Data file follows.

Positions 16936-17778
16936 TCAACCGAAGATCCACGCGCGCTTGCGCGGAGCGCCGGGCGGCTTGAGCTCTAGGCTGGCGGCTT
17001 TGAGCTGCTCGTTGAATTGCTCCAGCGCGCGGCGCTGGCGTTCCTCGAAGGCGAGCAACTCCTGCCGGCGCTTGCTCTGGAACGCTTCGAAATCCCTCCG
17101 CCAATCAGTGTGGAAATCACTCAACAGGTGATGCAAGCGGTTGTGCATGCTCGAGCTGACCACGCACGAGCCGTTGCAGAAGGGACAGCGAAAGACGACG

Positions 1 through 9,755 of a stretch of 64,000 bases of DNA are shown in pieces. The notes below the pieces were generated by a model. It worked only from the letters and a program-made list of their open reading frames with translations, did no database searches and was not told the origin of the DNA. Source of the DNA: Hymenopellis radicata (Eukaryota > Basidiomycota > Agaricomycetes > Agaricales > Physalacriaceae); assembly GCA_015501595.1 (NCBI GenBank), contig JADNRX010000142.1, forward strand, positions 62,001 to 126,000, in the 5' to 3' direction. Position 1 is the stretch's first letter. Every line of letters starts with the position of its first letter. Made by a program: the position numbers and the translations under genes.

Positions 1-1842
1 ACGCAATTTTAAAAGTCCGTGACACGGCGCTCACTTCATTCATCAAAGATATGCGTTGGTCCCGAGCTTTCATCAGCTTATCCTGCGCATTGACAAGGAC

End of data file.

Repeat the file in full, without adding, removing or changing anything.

Positions 16936-17778
16936 TCAACCGAAGATCCACGCGCGCTTGCGCGGAGCGCCGGGCGGCTTGAGCTCTAGGCTGGCGGCTT
17001 TGAGCTGCTCGTTGAATTGCTCCAGCGCGCGGCGCTGGCGTTCCTCGAAGGCGAGCAACTCCTGCCGGCGCTTGCTCTGGAACGCTTCGAAATCCCTCCG
17101 CCAATCAGTGTGGAAATCACTCAACAGGTGATGCAAGCGGTTGTGCATGCTCGAGCTGACCACGCACGAGCCGTTGCAGAAGGGACAGCGAAAGACGACG

Positions 1 through 9,755 of a stretch of 64,000 bases of DNA are shown in pieces. The notes below the pieces were generated by a model. It worked only from the letters and a program-made list of their open reading frames with translations, did no database searches and was not told the origin of the DNA. Source of the DNA: Hymenopellis radicata (Eukaryota > Basidiomycota > Agaricomycetes > Agaricales > Physalacriaceae); assembly GCA_015501595.1 (NCBI GenBank), contig JADNRX010000142.1, forward strand, positions 62,001 to 126,000, in the 5' to 3' direction. Position 1 is the stretch's first letter. Every line of letters starts with the position of its first letter. Made by a program: the position numbers and the translations under genes.

Positions 1-1842
1 ACGCAATTTTAAAAGTCCGTGACACGGCGCTCACTTCATTCATCAAAGATATGCGTTGGTCCCGAGCTTTCATCAGCTTATCCTGCGCATTGACAAGGAC